Passionate, principled, engaged, encouraging.
That's how current Black Cultural Center Director Renee Thomas described Antonio Zamora, who died Thursday.
She says his commitment as the center's director to improve Purdue and Greater Lafayette was continuous.
"Educating ... the community about the contributions of African Americans ... he did that on a daily basis," Thomas said.
She said Zamora was at the forefront of the development of the center's Performing Arts Ensemble programs and Cultural Arts Series "in which prominent guest speakers and performers come to the University on behalf of the Black Cultural Center."
Boxer Muhammad Ali, poet Maya Angelou and activist Julian Bonn are just a few of the guests who visited Purdue under Zamora's time at the BCC. Zamora told The Exponent in 2016 that Ali's visit in 1975 was "one of the most tremendous experiences" of his life.
Zamora, the center's third director, came to Purdue in 1973, "soon after the assassination of Dr. Martin Luther King Jr.," Thomas said, and he quickly became a leader for black Boilermakers. He retired in 1995.
"There was a lot of social and civil unrest going on," she added. "It was a period in which Purdue began to see larger numbers of black students, and he really played an instrumental role in terms of being a role model for those students."
A love for jazz
Zamora was also a renowned jazz musician who "made music his love by not making it his living," said Brent Laidler a local musician and music instructor.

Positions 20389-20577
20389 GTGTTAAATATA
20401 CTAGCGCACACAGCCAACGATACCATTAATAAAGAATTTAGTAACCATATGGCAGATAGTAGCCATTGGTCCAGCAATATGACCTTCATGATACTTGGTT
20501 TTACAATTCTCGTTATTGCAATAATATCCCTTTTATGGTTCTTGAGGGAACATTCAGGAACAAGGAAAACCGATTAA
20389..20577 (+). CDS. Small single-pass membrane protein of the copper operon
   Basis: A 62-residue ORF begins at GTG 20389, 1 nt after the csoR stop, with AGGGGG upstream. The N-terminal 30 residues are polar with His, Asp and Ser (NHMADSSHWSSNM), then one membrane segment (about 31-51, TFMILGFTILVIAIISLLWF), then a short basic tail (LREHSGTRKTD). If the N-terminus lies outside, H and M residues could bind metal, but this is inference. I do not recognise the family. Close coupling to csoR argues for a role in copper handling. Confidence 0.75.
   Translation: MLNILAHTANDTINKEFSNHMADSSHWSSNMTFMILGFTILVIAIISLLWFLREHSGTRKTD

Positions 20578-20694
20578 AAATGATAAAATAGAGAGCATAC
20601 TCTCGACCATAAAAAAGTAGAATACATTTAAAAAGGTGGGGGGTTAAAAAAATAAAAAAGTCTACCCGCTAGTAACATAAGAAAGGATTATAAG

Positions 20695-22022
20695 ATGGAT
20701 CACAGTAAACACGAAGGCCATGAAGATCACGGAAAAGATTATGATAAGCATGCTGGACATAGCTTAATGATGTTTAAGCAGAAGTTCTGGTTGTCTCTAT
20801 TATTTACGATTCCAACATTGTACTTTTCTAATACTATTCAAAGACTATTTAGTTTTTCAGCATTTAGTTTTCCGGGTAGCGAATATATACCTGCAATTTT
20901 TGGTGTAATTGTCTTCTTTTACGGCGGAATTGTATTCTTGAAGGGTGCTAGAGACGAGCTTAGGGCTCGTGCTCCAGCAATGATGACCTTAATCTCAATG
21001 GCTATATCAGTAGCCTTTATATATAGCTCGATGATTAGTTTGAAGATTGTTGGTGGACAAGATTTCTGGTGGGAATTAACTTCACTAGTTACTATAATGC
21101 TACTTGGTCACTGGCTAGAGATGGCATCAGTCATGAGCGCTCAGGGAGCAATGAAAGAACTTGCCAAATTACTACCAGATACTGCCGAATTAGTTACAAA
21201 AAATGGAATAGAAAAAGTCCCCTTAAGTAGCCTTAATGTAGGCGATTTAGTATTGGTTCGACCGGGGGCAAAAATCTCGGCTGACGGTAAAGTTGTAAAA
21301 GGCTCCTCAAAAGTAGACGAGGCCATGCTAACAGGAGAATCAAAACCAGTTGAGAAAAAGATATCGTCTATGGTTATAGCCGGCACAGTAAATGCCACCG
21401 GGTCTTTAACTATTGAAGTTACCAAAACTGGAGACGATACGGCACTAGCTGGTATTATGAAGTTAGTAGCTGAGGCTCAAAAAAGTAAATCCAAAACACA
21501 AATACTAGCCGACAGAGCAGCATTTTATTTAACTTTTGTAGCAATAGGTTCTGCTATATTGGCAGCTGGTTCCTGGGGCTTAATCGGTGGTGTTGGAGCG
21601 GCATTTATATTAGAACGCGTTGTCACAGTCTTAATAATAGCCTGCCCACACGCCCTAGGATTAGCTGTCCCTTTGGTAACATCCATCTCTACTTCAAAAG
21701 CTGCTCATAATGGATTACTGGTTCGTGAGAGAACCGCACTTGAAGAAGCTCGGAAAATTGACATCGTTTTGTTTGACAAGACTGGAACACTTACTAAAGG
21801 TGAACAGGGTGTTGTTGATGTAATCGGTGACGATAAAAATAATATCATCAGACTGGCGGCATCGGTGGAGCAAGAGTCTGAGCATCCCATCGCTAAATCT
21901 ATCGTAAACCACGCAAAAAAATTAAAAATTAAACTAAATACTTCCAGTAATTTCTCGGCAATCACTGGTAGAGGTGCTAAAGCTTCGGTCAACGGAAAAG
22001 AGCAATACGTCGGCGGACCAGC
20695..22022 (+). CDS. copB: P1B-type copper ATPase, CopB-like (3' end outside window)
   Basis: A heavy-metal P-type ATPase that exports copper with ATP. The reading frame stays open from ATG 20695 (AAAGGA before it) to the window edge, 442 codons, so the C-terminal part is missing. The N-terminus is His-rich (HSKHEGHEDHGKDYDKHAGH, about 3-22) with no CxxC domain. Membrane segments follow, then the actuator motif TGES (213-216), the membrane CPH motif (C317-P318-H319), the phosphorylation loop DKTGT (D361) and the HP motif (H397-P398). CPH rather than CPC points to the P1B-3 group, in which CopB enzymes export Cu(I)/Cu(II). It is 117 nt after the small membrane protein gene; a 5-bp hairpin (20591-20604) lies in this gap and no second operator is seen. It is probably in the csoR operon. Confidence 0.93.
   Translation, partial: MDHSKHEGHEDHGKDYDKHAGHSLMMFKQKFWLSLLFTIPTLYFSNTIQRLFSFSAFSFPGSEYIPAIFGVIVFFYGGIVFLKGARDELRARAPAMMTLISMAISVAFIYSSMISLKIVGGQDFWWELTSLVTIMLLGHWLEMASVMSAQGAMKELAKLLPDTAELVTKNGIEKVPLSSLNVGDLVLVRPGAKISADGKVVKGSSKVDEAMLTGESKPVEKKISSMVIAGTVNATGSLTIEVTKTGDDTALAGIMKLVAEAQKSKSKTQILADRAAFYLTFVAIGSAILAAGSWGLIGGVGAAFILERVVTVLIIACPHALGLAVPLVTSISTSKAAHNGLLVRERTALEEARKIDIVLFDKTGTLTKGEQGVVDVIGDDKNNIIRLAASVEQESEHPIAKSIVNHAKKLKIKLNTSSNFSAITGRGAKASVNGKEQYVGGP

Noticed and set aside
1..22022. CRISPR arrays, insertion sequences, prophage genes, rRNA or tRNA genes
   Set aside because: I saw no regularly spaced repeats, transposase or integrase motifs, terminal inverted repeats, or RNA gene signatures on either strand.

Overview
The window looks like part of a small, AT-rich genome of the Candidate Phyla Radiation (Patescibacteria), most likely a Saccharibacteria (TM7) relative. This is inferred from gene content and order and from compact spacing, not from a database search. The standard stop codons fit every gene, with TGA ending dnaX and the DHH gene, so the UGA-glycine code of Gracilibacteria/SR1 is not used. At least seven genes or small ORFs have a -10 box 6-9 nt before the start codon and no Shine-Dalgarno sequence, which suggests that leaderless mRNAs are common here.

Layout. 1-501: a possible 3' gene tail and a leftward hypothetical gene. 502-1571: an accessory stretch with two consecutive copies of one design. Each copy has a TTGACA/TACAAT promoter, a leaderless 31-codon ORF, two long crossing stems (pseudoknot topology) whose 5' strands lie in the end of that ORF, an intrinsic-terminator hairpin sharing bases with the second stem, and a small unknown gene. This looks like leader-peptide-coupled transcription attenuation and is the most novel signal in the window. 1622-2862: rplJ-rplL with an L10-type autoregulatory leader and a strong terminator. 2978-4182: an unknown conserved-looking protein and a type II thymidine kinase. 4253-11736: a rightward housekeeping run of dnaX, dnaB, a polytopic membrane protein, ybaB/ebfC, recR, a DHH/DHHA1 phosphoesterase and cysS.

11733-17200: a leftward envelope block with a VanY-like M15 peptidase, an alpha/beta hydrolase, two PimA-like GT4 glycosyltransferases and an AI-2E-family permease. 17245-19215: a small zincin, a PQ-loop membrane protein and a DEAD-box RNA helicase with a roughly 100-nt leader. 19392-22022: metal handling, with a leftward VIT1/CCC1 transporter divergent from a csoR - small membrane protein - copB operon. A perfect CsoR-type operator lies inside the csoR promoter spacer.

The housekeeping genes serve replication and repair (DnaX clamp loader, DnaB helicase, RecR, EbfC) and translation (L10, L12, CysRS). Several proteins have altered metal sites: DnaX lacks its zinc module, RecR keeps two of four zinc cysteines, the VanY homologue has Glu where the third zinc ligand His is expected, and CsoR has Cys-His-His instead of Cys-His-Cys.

Laidler said he first met Zamora 30 years ago when he trusted Laidler to be his personal repairman for his prized instruments. But Zamora wasn't just anther client.
"He became a mentor and was very supportive. He took me under his wing," Laidler said. "I was privileged to be under his umbrella."
He says Zamora was "good enough to be successful in New York" but made sure every one of his performances was a personal one, he said.
"He was everything I wanted to be growing up."
Zamora's dedication to student success and jazz music lives on in the Tony Zamora Scholarship, an annual award given to Tippecanoe County high school students who share Zamora's musical passions.
Laidler, an administrator of the scholarship, said it was created to "make sure the next generation of (jazz musicians) has the opportunity to perform."
A celebration of his life and "homecoming service plans" will be announced at a later date, Thomas said in a Facebook post on Thursday.